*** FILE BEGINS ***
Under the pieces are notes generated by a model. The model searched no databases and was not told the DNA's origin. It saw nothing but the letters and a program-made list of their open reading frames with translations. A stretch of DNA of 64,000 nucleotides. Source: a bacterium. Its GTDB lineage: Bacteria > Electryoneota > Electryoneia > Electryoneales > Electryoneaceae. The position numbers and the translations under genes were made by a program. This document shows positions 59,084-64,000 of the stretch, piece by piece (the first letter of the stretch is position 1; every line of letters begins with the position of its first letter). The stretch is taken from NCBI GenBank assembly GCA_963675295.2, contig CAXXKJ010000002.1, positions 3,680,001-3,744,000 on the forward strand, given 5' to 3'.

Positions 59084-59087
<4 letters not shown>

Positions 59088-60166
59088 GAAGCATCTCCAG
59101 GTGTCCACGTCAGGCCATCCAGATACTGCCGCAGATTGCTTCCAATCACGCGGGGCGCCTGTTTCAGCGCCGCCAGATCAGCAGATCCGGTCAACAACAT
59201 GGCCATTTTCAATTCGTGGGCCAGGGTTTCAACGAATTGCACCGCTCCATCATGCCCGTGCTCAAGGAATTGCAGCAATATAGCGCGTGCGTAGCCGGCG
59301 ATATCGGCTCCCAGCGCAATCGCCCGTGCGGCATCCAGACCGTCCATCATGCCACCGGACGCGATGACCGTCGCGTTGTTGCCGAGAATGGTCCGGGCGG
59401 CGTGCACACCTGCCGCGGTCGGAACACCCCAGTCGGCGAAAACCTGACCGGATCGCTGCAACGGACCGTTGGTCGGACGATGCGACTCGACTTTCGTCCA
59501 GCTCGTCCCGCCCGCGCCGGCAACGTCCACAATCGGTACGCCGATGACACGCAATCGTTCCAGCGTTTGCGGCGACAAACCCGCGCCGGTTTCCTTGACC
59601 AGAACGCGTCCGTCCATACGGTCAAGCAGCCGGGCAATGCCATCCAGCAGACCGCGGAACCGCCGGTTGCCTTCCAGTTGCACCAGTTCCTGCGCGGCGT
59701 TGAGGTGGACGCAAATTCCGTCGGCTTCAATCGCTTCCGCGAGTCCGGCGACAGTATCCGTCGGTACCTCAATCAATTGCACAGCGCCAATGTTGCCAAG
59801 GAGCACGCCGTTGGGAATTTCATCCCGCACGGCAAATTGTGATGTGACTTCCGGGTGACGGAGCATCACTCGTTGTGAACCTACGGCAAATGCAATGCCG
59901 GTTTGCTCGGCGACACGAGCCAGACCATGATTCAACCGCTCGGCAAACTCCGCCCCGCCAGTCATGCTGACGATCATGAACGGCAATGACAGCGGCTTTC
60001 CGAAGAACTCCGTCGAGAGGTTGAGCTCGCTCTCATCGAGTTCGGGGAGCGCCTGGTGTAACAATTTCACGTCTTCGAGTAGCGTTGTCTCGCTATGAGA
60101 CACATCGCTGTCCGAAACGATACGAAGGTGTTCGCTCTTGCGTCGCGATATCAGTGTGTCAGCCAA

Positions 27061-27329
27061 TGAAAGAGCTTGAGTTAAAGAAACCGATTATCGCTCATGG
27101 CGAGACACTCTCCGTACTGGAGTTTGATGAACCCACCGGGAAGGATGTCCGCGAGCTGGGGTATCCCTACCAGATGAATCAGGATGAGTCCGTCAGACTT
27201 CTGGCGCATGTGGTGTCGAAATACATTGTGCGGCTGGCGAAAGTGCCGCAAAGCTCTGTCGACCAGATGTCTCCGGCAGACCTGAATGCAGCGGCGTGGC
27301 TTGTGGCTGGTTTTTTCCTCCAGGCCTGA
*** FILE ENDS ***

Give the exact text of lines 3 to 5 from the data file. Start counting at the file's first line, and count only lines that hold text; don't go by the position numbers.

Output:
<4 letters not shown>

Positions 59088-60166
59088 GAAGCATCTCCAG